Into The Wild

By |
From Xplor: September/October 2017

Into the Wild: Cypress Swamp

The Bootheel’s cypress swamps are home to some of Missouri’s most amazing plants and animals. Pull on your rubber boots, and let’s wade in!

What Happened Here?

 If you find what look like raisins on a log, Don’t Eat Them! Swamp rabbits often jump in the water to escape predators. They rest on stumps and logs, leaving behind raisinlike scat.


Most ducks migrate through Missouri in spring and fall, but hooded mergansers hang out in Bootheel swamps all year. The duck is easy to identify by the large crest on its head. Males have black-and-white crests. Females have reddish-brown crests.

Did You Know?

The alligator gar is one of North America’s largest freshwater fishes. Named for its toothy smile and alligator like snout, this freaky fish has been known to grow longer than your sofa and weigh more than 300 pounds!

Take a Closer Look

These floating green specks are duckweed, Missouri’s tiniest flowering plants. Under the right conditions, duckweeds can double in number in less than three days. As its name suggests, ducks (and lots of other animals) eat duckweed.

Did You Know?

Lesser sirens look like eels, but they’re actually amphibians. If the swamp dries out, the siren burrows into the mud. Thick slime on its skin hardens to form a shell around its body. The shell keeps the siren from drying out, allowing it to survive for weeks without water.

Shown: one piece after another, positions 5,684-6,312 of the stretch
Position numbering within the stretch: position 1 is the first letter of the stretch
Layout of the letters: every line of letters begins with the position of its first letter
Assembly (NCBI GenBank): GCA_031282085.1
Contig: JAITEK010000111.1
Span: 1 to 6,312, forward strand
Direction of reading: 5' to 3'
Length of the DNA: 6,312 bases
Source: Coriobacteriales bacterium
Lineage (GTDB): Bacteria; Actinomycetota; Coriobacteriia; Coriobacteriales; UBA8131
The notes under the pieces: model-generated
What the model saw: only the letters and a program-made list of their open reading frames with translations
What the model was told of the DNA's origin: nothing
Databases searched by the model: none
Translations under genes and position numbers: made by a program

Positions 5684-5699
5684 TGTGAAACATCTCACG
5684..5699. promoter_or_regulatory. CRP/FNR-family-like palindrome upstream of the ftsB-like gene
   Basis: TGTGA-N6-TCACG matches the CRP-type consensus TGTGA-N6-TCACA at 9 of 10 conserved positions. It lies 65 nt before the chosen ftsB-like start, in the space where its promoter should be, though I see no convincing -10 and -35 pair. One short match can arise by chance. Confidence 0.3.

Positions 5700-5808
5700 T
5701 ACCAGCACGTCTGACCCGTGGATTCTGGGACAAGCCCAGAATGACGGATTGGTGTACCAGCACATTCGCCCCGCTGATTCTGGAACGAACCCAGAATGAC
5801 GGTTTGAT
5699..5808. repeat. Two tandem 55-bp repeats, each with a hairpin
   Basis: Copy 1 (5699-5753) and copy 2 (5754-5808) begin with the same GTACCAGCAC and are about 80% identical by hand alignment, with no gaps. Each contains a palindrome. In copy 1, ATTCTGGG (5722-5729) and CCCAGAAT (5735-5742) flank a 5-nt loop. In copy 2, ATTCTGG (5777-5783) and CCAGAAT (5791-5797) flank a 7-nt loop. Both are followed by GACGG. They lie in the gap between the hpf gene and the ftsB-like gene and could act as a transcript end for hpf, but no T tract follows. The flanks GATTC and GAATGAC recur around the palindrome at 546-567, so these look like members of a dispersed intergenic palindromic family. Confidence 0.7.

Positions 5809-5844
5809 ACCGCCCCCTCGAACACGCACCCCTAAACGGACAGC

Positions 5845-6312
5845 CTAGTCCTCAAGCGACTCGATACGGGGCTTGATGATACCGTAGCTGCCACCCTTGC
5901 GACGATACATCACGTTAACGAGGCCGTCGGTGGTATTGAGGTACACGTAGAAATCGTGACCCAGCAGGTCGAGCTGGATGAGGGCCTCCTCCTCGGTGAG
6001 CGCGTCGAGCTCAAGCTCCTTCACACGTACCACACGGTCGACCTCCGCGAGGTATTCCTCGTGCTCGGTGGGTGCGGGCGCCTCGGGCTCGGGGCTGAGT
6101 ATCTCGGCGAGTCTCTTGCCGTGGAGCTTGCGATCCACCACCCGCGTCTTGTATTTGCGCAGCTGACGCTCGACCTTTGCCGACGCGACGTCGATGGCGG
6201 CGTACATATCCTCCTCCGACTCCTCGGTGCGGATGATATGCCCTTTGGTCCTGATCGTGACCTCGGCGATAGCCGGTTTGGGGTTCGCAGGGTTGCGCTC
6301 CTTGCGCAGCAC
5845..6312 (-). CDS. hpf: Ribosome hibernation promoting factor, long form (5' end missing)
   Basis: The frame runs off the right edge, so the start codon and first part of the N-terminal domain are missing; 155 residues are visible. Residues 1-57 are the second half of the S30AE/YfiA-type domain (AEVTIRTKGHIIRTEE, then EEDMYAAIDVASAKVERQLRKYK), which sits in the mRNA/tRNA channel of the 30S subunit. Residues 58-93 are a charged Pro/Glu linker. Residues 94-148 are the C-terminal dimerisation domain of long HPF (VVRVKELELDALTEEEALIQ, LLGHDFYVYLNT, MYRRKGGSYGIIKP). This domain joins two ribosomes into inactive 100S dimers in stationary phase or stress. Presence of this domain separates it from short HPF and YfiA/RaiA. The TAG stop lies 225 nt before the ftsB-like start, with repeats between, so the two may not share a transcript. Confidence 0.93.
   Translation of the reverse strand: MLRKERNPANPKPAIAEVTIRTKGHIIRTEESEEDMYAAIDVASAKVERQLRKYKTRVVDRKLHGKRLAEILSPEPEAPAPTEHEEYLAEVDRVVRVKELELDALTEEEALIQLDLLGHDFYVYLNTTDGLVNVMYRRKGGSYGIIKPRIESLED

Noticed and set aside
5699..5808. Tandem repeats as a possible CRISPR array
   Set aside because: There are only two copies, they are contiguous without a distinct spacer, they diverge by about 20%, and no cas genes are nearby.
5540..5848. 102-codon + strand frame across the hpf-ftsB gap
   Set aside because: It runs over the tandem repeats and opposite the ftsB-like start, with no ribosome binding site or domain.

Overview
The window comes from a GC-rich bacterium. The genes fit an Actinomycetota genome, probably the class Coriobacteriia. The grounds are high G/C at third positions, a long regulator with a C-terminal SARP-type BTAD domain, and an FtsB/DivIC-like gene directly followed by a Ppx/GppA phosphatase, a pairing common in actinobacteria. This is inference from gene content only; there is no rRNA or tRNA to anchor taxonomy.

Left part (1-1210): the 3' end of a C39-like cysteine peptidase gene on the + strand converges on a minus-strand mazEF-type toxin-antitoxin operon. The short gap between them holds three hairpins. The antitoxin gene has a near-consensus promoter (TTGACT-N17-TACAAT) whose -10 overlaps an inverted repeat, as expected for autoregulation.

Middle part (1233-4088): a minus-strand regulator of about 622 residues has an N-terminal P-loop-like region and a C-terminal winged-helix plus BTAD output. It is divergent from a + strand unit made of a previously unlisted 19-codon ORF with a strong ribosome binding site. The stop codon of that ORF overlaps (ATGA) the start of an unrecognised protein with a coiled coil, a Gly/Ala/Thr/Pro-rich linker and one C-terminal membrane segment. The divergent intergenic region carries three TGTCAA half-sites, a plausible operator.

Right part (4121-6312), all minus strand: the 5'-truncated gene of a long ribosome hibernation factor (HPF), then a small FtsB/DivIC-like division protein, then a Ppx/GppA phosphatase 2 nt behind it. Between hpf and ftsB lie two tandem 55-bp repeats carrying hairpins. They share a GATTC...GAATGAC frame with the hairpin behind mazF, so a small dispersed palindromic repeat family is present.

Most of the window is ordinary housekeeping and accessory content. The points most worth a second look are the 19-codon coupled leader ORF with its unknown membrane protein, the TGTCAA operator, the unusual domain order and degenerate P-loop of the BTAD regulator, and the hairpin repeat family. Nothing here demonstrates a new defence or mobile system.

Heads Up!

Swamps grow a healthy crop of mosquitoes. Be sure to wear bug spray.


A handful of swamp muck contains billions of bacteria and other microscopic organisms. Some of these teeny-tiny creatures break down dead plants and animals. As they do, they release gases that smell like rotten eggs. Pee-yoo!


With leaf-green skin, green treefrogs are easier to hear than see. The 2-inch-long frogs sound like a Canada goose honking: ronk, ronk, ronk. They call loudest during rainy weather, which is why some people call them rain frogs.


Bald cypress trees have bumpy stumps that stick out of the water. The stumps, called “knees,” act like snorkels to carry air down to the tree’s roots.


Double-crested cormorants produce less oil than other water birds. So when they dive for fish, their feathers get soaked. Look for cormorants standing on stumps, holding their waterlogged wings out to dry.

Also In This Issue

cartoon of lost boy
Think you’ve got what it takes to stay safe in the wild?

This Issue's Staff

Bonnie Chasteen
Les Fortenberry
Karen Hudson
Angie Daly Morfeld
Noppadol Paothong
Marci Porter
Mark Raithel
Laura Scheuler
Matt Seek
David Stonner
Nichole LeClair Terrill
Stephanie Thurber
Cliff White